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Keith Ridgway: The Long Falling
Ridgway’s first novel is a sympathetic novel about a battered woman. Grace Quinn, née Wilson, is an Englishwoman. Her father was Irish but rejected his Irish heritage, changing his name to Wilson, living in England and trying very hard to be English. Grace married an Irishman, Michael Quinn, and they went to live in County Monaghan, running a farm. They have two sons, Sean and Martin. When he is three, Sean accidentally drowns in a ditch. Michael blames Grace and starts to lose interest in the farm, selling it off bit by bit. He also takes to drink and knocks Grace around. Martin realises that he is gay and, when he tells his parents, Michael hits him and then hits Grace when she tries to protect him. Martin leaves for Dublin, never to return. Michael drinks more and more and ends up killing a girl in a car accident, for which he gets six months in prison. During this period, Grace does not visit him and he does not write to her. However, she does learn to drive.
When Michael gets out of prison, he resumes his old ways, drinking heavily and knocking Grace around. One day, she is out driving and sees Michael in the road, praying at the spot where he killed the girl in the accident. She deliberately drives into him and kills him. Because the car has not been repaired since the previous accident, she feels that she can conceal the damage with a bit of mud rubbed on the bumper. The police do investigate but do not seem to come up with anything. At this point, she decides to go and stay with Martin in Dublin for a while. Martin is living with Henry but Henry is away on business in Paris (and Martin is jealous, fearing that Henry may be cheating on him.) While he is happy to see his mother, his concern about Henry means that he is blind to what is going on with her.
Martin introduces her to two of his friends, Sean and Philip (both gay). Sean is a journalist. He covered the story of Michael Quinn’s accident and is currently working on the famous X abortion case (along with others) and even gets to speak to Albert Reynolds. Meanwhile the Monaghan police, concerned about Grace’s disappearance, trace her to her son’s house. However, before they do, the officer in charge tracks them down to the pub they go to, where Grace sees him and her shock is noted by Sean. With his journalist’s nose, he realises Grace might have been responsible for Michael’s death and eventually gets her to confess to him. Martin, too wrapped up in his own affairs, fails to notice. Getting worried, Grace runs off and stays in a bed and breakfast, where she is befriended by the widow landlady, Ida Talbot. The police net is now closing in, particularly after Sean tells Martin and Martin, bitter that his father has been killed by his mother, despite the fact that he did not like his father, tells the police. Grace and Ida go to a demonstration against the X abortion ruling and are seen by Martin, who tells the police. The novel ends with Grace’s arrest.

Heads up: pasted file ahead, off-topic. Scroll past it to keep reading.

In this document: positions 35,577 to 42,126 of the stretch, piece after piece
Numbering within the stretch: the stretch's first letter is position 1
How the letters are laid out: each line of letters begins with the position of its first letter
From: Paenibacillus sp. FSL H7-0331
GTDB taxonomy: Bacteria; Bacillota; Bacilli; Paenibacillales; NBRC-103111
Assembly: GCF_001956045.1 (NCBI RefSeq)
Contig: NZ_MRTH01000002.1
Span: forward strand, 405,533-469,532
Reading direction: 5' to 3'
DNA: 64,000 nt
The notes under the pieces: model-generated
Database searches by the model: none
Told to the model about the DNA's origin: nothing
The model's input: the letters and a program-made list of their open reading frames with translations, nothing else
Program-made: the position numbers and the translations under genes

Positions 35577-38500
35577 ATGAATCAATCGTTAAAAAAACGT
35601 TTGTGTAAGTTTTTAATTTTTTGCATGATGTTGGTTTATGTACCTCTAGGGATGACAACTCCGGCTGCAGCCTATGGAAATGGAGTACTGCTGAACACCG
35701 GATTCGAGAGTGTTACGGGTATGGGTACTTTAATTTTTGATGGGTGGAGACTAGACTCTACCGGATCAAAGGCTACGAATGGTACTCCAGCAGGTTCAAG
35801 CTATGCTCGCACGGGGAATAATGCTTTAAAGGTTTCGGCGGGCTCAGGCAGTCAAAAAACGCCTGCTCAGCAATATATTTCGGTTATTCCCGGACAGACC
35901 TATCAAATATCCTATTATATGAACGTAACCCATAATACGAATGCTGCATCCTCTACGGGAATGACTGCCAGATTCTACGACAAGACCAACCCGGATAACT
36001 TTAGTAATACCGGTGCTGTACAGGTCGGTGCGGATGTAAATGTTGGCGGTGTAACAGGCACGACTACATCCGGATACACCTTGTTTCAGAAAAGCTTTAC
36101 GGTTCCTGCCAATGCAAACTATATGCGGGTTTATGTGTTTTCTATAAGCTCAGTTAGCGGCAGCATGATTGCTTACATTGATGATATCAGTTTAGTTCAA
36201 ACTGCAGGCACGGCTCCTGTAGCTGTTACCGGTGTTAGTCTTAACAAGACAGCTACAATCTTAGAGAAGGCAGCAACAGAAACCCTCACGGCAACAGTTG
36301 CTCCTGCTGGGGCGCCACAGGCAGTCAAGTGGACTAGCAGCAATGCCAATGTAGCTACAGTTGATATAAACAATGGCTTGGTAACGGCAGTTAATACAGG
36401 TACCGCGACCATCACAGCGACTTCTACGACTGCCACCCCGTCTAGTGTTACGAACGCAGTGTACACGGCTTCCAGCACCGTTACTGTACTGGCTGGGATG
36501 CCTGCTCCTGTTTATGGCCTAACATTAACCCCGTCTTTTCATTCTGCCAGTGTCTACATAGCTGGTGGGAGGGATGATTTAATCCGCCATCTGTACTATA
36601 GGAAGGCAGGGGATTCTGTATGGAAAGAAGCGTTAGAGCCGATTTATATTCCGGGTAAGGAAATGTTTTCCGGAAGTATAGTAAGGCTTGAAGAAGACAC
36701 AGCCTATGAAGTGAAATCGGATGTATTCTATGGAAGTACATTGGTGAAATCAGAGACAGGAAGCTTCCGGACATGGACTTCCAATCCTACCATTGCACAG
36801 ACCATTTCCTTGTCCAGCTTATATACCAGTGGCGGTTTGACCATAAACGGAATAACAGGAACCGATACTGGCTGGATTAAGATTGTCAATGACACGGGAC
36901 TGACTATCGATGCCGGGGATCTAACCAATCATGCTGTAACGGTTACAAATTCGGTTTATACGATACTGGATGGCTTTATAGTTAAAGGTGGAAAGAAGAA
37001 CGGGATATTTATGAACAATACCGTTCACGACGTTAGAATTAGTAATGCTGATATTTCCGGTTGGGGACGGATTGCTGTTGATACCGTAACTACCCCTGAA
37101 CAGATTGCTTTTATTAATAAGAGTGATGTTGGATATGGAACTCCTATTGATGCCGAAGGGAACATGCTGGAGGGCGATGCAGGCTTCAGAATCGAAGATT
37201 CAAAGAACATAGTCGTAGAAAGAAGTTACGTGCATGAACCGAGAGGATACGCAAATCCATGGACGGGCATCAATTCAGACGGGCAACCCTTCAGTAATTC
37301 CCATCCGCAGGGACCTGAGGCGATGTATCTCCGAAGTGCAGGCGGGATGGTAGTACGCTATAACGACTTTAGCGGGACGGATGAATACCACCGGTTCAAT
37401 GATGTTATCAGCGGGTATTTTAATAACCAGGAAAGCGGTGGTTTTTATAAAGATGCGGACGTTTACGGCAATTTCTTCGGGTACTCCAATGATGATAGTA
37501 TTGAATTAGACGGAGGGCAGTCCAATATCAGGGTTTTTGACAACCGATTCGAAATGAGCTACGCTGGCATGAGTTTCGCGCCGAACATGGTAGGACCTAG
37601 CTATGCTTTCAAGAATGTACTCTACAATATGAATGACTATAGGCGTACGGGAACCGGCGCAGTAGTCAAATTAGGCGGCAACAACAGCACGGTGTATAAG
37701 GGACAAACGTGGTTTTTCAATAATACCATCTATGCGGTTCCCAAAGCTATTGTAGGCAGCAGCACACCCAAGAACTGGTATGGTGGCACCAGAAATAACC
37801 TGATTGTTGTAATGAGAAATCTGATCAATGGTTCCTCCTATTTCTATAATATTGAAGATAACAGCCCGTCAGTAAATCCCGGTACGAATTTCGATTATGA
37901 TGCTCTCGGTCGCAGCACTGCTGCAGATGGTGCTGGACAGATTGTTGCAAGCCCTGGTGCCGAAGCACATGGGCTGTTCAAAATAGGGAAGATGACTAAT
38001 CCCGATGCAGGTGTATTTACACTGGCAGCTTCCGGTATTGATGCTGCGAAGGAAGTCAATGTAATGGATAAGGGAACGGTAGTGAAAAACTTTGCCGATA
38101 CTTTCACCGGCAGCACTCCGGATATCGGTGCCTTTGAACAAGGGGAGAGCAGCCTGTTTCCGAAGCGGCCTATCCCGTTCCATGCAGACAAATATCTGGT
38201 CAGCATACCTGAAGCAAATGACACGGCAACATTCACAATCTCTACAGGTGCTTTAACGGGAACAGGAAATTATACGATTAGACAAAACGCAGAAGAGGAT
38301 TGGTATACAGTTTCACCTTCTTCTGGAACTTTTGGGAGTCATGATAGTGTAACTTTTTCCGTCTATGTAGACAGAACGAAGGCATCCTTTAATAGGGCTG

Ridgway is very sympathetic to Grace but by no means gushingly so. Her husband is clearly not a good man and so painted but, like many women in her situation, she sticks it out because she can see no alternative. She still grieves for Sean, refusing to visit his grave. Yet, she does not see that she did wrong killing her husband and has little regret, though she does have some feelings of guilt. Ridgway also gives excellent portraits of the other characters – Martin, obsessed with his relation with Henry, Sean, the ambitious journalist and even the local police officer. All in all, a fine novel.
First published in 1998 by Faber and Faber